The eternal question when it comes to the Federalist Society is whether the students are trolling at maximum force or just oblivious. On the one hand, outrageous provocation is the coin of the realm in the conservative legal movement where getting publicly fired for telling your coworkers that you “hate black people” is just the first step to a federal appellate clerkship. On the other hand, FedSoc members don blinkers to keep themselves sheltered from all the wrongthink that higher education and book-learnin’ can introduce, leaving them more than a little clueless at times.
The reality is a toxic melange of both.
From the people who brought us the trap house incident, Yale Law’s FedSoc offers this follow-up:
Obviously nowhere near as problematic as an official organization’s event planned around racial stereotypes, so… small miracles! But here we have a murder mystery based on killing a president thrown by this group in the months after their fellow travelers stormed the Capitol forcing the evacuation of the Vice President. I guess Yale’s chapter is less sensitive about being associated with coup imagery than the Stanford whiners who tried to disrupt a 3L’s graduation for a parody pointing out how knee deep the national organization was in the insurrection.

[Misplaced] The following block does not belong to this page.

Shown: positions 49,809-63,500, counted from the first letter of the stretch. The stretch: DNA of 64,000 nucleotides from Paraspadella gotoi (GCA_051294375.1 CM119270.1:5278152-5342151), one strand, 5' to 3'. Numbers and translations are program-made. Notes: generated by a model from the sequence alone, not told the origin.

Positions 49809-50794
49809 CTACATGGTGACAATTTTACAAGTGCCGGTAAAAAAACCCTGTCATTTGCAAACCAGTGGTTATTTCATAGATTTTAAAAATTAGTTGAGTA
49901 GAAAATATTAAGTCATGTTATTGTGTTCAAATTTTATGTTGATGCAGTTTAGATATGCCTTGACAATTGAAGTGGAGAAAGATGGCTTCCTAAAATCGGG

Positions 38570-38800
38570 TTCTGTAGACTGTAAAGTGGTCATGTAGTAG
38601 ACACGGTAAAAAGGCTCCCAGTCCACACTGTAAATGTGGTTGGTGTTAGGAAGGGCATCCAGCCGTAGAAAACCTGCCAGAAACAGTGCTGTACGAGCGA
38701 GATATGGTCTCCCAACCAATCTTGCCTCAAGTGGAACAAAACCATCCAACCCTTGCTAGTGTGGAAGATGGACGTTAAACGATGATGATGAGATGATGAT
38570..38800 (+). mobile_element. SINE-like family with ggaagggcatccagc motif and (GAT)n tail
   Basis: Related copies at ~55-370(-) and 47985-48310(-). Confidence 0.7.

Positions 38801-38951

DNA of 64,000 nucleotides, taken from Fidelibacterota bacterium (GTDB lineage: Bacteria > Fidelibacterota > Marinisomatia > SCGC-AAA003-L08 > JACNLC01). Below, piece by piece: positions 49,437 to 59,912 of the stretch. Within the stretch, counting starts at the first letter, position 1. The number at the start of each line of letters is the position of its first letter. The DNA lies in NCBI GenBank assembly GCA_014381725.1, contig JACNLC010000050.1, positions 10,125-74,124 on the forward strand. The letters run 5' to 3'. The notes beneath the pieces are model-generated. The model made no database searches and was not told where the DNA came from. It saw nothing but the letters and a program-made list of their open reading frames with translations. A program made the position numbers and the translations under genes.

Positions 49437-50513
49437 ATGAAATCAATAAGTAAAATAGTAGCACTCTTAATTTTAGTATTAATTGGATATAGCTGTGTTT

So we’ve got the campus right-wingers throwing a murder mystery where the president is killed in some sort of coup attempt. It’s not “bad” to have murder mystery parties or even to hold topical mystery parties. But that anyone involved saw this theme as a potentially popular idea hints at the group’s utter failure to read the room. We only have this promotional image but in true murder mystery party form, the president involved is going to be named Sleepy Joe Triden or something. I’d be shocked if a broad caricature of AOC isn’t a prime suspect, too.
And this is why Yale administrators suggested that the “trap house” email coming from FedSoc magnified its impact. It’s hard not to see bad faith in a group with all this baggage they gleefully pack for themselves. Whether intentional trolling or obliviousness doesn’t really matter at that point.
Joe Patrice is a senior editor at Above the Law and co-host of Thinking Like A Lawyer. Feel free to email any tips, questions, or comments. Follow him on Twitter if you’re interested in law, politics, and a healthy dose of college sports news. Joe also serves as a Managing Director at RPN Executive Search.